When a crisis does hit, the Met too often gives the media inaccurate information. After Jean Charles de Menezes, an unarmed civilian, was shot dead by anti-terrorism officers in 2005, Scotland Yard said that he had been acting suspiciously (he hadn’t). When Ian Tomlinson, a passer-by at the G20 protests in 2009, died after being struck by an officer, police briefed that they had been pelted with bottles as they tried to save his life (they hadn’t). When Wayne Couzens was sentenced for Sarah Everard’s murder, many people were enraged by Scotland Yard’s decision to describe him as a ‘former’ police officer (the Met only sacked him after the murder). ‘Policing is very defensive,’ a senior Home Office official told Harper. ‘But the Met are absolutely the worst.’
In the 1980s, the Met was a key part of the coalition of interests that underpinned the Thatcher government. Together, the Conservative Party, the police and the right-wing press successfully undermined the power of the unions, by legislating against them, physically attacking their members (as officers from the Met and other forces did at Orgreave and elsewhere during the miners’ strike) and persuading just enough people that this was necessary to maintain law and order. Not every officer approved of the role the police played: Dick wrote an essay during her training arguing that the Thatcher years created ‘the impression that the police had been reduced to the status of political tools’. But the Tories bought goodwill among the rank and file – and boosted recruitment – by implementing a 45 per cent pay rise soon after taking office in 1979. ‘Most of us in the police thought [Thatcher] was simply magnificent,’ Ron Evans, a former Met protection officer, told Harper.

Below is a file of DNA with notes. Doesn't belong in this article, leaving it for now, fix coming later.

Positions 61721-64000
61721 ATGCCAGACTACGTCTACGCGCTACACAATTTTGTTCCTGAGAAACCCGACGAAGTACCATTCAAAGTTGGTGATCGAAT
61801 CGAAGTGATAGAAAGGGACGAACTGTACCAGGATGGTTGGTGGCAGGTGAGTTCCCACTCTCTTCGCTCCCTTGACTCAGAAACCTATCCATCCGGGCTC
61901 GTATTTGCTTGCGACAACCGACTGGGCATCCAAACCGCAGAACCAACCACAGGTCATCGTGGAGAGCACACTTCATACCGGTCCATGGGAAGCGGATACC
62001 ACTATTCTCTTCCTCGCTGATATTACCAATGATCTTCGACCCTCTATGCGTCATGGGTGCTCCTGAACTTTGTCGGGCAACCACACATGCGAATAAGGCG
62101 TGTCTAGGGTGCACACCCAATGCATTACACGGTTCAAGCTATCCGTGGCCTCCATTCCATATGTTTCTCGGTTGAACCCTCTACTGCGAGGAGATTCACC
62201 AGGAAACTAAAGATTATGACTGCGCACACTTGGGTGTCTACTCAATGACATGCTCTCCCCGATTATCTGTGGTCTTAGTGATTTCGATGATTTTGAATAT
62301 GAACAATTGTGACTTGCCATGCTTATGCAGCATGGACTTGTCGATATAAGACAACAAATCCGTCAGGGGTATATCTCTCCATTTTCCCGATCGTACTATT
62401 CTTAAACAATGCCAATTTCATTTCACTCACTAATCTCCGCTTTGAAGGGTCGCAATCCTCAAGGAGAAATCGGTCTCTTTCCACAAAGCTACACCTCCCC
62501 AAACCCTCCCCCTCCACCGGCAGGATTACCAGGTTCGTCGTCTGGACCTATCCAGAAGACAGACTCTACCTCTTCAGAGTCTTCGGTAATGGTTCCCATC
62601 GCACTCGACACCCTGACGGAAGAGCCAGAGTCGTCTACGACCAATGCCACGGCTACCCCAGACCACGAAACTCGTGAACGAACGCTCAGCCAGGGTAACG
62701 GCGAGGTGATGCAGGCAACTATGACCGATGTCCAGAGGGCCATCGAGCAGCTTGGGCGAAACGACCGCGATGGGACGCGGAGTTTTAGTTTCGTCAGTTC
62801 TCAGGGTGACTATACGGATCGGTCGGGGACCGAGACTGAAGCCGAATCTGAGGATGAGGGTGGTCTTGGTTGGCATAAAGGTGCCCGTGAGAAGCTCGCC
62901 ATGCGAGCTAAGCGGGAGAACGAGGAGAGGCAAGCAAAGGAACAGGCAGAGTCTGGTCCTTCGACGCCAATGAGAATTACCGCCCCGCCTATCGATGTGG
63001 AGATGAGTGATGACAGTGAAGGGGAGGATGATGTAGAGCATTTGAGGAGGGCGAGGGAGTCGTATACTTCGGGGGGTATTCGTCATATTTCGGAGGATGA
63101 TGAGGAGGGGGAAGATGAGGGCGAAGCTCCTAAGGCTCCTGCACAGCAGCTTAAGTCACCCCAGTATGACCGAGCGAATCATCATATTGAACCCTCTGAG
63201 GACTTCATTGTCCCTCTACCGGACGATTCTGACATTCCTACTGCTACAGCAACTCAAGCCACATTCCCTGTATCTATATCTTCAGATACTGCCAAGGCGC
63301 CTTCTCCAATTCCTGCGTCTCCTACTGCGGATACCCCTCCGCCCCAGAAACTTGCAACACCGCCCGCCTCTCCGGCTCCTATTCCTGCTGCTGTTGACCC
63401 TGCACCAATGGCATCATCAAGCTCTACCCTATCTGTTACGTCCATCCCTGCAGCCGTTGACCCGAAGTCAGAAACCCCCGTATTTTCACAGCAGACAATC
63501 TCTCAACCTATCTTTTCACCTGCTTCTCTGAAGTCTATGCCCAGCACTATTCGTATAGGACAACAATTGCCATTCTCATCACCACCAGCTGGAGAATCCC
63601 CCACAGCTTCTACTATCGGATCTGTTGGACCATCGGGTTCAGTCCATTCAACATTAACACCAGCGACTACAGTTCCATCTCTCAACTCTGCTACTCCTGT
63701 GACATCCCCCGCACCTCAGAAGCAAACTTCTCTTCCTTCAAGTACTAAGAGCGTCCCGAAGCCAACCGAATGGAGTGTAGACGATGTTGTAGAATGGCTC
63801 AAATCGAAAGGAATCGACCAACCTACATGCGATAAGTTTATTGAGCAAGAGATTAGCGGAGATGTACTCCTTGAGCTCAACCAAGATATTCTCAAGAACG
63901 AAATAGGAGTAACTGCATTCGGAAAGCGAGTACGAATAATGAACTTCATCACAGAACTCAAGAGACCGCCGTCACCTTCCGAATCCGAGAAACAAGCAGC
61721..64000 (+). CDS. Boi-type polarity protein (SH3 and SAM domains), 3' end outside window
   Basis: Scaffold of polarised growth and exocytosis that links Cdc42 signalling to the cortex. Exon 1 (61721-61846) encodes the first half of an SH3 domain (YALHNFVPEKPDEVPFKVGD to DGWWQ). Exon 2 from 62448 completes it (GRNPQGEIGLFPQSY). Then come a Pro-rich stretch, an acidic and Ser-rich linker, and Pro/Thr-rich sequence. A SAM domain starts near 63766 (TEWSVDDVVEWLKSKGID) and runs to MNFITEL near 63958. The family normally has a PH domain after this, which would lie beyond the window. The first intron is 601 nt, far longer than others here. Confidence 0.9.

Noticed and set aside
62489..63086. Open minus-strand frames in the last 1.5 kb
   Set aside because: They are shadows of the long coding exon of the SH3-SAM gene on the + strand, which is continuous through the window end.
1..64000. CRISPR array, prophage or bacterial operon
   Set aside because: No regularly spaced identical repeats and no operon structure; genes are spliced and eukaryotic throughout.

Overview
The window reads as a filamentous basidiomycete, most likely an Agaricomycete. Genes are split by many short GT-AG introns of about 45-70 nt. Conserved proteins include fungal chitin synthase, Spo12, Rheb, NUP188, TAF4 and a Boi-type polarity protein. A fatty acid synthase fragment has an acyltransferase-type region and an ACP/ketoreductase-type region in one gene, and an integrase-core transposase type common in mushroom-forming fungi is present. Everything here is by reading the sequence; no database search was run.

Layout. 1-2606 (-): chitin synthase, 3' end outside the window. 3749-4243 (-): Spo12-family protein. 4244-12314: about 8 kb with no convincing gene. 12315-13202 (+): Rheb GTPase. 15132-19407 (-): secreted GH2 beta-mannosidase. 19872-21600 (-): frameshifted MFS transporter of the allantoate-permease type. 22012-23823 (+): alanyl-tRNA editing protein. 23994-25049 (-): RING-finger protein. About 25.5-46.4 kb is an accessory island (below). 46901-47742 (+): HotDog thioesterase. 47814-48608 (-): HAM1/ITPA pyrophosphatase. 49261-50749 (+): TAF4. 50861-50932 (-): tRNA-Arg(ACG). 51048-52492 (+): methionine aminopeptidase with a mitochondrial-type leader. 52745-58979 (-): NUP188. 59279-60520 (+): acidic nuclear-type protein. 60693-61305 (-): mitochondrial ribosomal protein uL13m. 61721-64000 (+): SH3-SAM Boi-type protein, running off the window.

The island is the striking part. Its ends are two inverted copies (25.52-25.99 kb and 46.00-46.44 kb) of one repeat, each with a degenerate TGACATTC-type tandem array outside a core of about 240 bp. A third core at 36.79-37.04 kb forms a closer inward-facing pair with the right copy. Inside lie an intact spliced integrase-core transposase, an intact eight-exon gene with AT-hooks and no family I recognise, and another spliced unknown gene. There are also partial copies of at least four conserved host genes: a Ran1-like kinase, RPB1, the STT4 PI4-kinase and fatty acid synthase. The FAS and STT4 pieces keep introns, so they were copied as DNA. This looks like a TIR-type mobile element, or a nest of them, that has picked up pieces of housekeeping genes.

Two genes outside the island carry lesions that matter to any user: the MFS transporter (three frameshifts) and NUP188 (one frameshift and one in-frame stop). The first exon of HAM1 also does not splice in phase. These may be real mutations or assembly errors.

The relationship began to break down in the 1990s. In 1992 Ken Clarke, home secretary under John Major, announced an ambitious plan to reform policing. He described the police to Harper as ‘the last great unreformed Victorian public service’: excessively bureaucratic (the Met most of all, with five senior ranks of officer rather than the usual three) and staffed with people ‘whose main job was to hold the person below them to account for their performance’ and whose ‘main obligation was to account for their own performance to the people above them’. Clarke wanted to simplify the rank structure, end overtime and introduce performance-related pay. But his reforms encountered heavy resistance. The Police Federation launched a public campaign that culminated in a rally at Wembley Arena. They got their way: the plans were shelved by Clarke’s successor, Michael Howard, in order to ‘avoid all-out war with the police’.